High Society (1956)

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Grace Kelly & Frank Sinatra

One of the first films I ever watched that starred Sinatra and, to this day, it is still one of my favourite films. Sinatra stars with Bing Crosby, Grace Kelly and Celeste Holm in this fun musical based on The Philadelphia Story. Sinatra is Mike Connor the journalist who is picked to report on the wedding of socialite Tracy Lord. True love ensues for Connor and Holm’s character, Liz Imbrie, yet it’s fun to watch them get to this point. The film has some great songs, some classic funny moments and an all over light hearted feel.

Anchors Aweigh (1945)

One of the first films Sinatra did with Gene Kelly.tumblr_mg8uq2h4IO1qapcnno1_250 This is a great film where Clarence Doolittle (Sinatra) and Joe Brady (Kelly) are on 4 days shore leave in Hollywood. They go on a musical journey where Joe teaches Clarence to pick up girls and he eventually finds an aspiring actress (Kathryn Grayson) who is the love of his life. There’s a mix of animation with Kelly dancing with Jerry Mouse. There’s some excellent songs and it is a lovely story. You’ve probably heard of another sailor themed film, On The Town, featuring Sinatra and Kelly but this one is well worth a watch too.

Von Ryan’s Express (1965)

tumblr_mx3cqlhmkh1r3mh0to1_400.gifA Sinatra film that everyone should know about and one that’s a bit different to the others he was famous for. A war film in every sense the film is set in WWII and sees a group of allied soldiers try to escape by hijacking a train. Sinatra plays Joseph Ryan who is a US Air Corps pilot and gets taken to a concentration camp after being shot down. Here the film unfolds into a thrilling story of bravery and courage. Sinatra gives one of his best performances in this role. If you’ve read the book you’ll notice a few differences but I think you’ll agree they work perfectly in the film.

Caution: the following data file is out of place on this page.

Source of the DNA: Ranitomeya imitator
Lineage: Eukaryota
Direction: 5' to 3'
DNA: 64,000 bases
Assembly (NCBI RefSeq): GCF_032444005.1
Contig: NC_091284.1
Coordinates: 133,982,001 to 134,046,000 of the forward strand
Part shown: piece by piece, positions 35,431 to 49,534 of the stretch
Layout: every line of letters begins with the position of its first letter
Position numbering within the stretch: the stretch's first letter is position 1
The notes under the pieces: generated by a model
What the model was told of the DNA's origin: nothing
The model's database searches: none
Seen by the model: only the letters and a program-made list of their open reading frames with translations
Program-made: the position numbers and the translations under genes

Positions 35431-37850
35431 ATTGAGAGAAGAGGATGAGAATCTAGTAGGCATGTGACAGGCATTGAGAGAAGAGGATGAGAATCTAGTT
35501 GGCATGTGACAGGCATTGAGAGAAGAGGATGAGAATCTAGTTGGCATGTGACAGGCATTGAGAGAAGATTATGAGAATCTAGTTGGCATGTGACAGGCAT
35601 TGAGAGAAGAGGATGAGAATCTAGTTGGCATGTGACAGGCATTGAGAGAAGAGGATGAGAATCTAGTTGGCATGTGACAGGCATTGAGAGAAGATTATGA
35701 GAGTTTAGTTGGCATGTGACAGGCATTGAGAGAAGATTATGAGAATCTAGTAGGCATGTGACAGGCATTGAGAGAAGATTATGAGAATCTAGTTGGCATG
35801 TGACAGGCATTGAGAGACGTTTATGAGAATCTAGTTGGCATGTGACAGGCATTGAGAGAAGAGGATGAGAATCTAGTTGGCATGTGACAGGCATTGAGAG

Robin and the 7 Hoods (1964)

A true Rat Pack film, maybe not as famous as Ocean’s Eleven but this is still everything that made the Rat Pack films fun and enjoyable to watch. Sinatra truly made this film brilliant with a glittering cast and some memorable songs all done to the storyline of Robin Hood. Sinatra obviously has the leading role of Robbo and sees that fun, adventure and true spirit takes place in the ranks of Dean Martin, Sammy Davis Jr., Bing Crosby and Peter Falk. It’s fun to watch while still teaching the meaning of Robin Hood.

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From Here to Eternity (1953)

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This film basically relaunched Sinatra’s film career and was nominated for and won many awards. It’s based on the book by James Jones and makes for the perfect movie. Sinatra, Montgomery Clift and Burt Lancaster play three US Army soldiers stationed in Hawaii months before Pearl Harbour. They each have their different problems and we learn a great deal about them throughout the film, as well as the jobs they do. Maggio (Sinatra) is a fun character and yet suffers terribly throughout the film. Sinatra, rightly so, won Best Supporting actor at the Oscars for his role.

Guys and Dolls (1955)

Where to start with the film. It’s based on thetumblr_n8aeofHfwt1sjmaqio1_500 Broadway musical but there are some differences most noticeably with there been extra songs written for the film. Sinatra plays gambler Nathan Detroit who’s finding it difficult to find somewhere to hold an illegal crap game because of the police. Then comes in Marlon Brando’s Sky Masterson and they bet on taking a girl out to dinner. Detroit also has to deal with his fiancé of 14 years wanting to tie the knot. The film is very upbeat and has some great romance to it. Sinatra fits the role of Detroit extremely well as if the part was made for him. If you’ve never seen it you’re missing one of the greatest musicals ever.